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What Is Idiopathic Intracranial Hypertension

What Are The Symptoms Of Iih

Idiopathic Intracranial Hypertension Diagnosis and Treatment

The most common symptom of IIH is headache. These headaches are different from most other headaches because they usually get worse with lying down. Many people also have vision problems including blurred vision, dim vision, loss of peripheral vision, flashing lights, vision that dims or blacks out with bending over or straining or double vision. Some people hear a whooshing sound in their head in time with their heart beat.

Causes Of Chronic Intracranial Hypertension

Possible causes of chronic intracranial hypertension include:

  • a blood clot on the surface of your brain, known as a chronic subdural haematoma
  • an infection in your brain, such as meningitis or encephalitis
  • hydrocephalus, where fluid builds up around and inside your brain
  • abnormal blood vessel, such as an arteriovenous fistula or arteriovenous malformation
  • a blood clot in one of the veins of your brain, known as a venous sinus thrombosis

Rare causes include a blockage in the circulation of fluid at the bottom of the skull , inflammation of the blood vessels in the brain and abnormal skull growth in children .

How Is It Treated

Once IIH is confirmed, comprehensive eye exams and visual field tests are performed in order to monitor any changes in vision.

Recommendations for sustainable weight loss via healthy eating including salt restriction, along with exercise is critical. If lifestyle changes are not successful, weight loss surgery may be recommended for those with a BMI greater than 40.

For many people, weight loss can be difficult. Often times subtle changes to their weight will help relieve symptoms. A drug that decreases CSF production, Acetazolamide , is sometimes used as an alternate therapy and can also aid in weight loss.

In cases where rapid progression is present and the patient does not respond to treatments, surgery may be needed to help relieve the pressure on the optic nerve. Shunting, which involves surgically inserting a tube to drain the CSF, can be used to lower pressure. Another procedure called optic nerve sheath fenestration, where pressure on the optic nerve is relieved, is another a technique not widely utilized.

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Outlook For Idiopathic Ih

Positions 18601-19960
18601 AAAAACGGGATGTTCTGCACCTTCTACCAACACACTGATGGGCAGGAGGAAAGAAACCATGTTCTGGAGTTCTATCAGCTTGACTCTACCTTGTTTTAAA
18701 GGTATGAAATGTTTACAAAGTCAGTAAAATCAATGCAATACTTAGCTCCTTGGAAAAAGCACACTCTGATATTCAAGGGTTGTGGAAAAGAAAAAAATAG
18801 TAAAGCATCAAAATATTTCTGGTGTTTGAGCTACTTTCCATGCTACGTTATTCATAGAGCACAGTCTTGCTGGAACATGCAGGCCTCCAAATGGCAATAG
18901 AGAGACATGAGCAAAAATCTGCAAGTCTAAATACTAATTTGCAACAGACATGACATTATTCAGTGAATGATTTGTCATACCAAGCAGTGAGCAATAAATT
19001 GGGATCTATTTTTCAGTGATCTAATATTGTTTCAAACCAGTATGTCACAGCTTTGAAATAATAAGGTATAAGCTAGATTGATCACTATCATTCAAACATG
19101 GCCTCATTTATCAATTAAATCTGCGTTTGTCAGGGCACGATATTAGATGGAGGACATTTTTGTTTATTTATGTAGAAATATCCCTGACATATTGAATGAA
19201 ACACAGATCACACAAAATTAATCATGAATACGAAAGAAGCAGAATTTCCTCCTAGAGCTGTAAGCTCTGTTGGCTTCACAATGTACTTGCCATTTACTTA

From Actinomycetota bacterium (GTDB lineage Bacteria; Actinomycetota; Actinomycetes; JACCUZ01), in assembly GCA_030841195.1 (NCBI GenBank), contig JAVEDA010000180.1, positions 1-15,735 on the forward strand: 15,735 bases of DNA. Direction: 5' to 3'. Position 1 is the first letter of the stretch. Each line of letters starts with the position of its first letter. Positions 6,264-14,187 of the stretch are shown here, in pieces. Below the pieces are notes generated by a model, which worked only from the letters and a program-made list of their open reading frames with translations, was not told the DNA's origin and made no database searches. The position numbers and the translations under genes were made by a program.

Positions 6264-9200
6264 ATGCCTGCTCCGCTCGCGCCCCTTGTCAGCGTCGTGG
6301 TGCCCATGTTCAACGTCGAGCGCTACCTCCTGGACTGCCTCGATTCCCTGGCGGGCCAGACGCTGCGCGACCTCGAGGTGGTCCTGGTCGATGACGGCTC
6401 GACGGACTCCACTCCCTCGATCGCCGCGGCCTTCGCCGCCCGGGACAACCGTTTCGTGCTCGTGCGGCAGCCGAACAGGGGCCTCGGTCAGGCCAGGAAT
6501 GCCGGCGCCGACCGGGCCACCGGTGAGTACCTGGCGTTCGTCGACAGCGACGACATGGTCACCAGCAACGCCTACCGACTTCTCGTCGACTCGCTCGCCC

Idiopathic IH is not usually life threatening, but can be a lifelong problem. While many people find their symptoms are relieved with treatment, but the symptoms can come back and can have a significant impact on your life.

There’s also a risk that you could lose your vision, even though treatment can help reduce this risk.

Permanent vision loss is estimated to happen to 1 in every 5 to 20 people with idiopathic IH.

Find out more about living with IH at the IIH UK website.

Page last reviewed: 21 October 2019 Next review due: 21 October 2022

How Is Idiopathic Intracranial Hypertension Treated

Idiopathic Intracranial Hypertension

For most people, intracranial hypertension symptoms improve with treatment. Your provider may recommend:

  • Weight loss: If you have a high BMI, weight loss can reduce IIH symptoms. Your healthcare provider may recommend losing 5% to 10% of your body weight.
  • Medication: Some medicines manage IIH symptoms. Your provider may prescribe acetazolamide or topiramate to help your body produce less CSF. You may also take a diuretic to decrease fluid retention.
  • Surgery: In severe cases, you may need surgery for IIH. Your provider may recommend a spinal fluid shunt. A shunt is a long, thin tube placed in your brain to drain excess CSF. Or you may have an eye surgery called optic nerve sheath fenestration. Your provider makes small incisions around your optic nerve to allow better CSF drainage.

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What’s The Treatment For Iih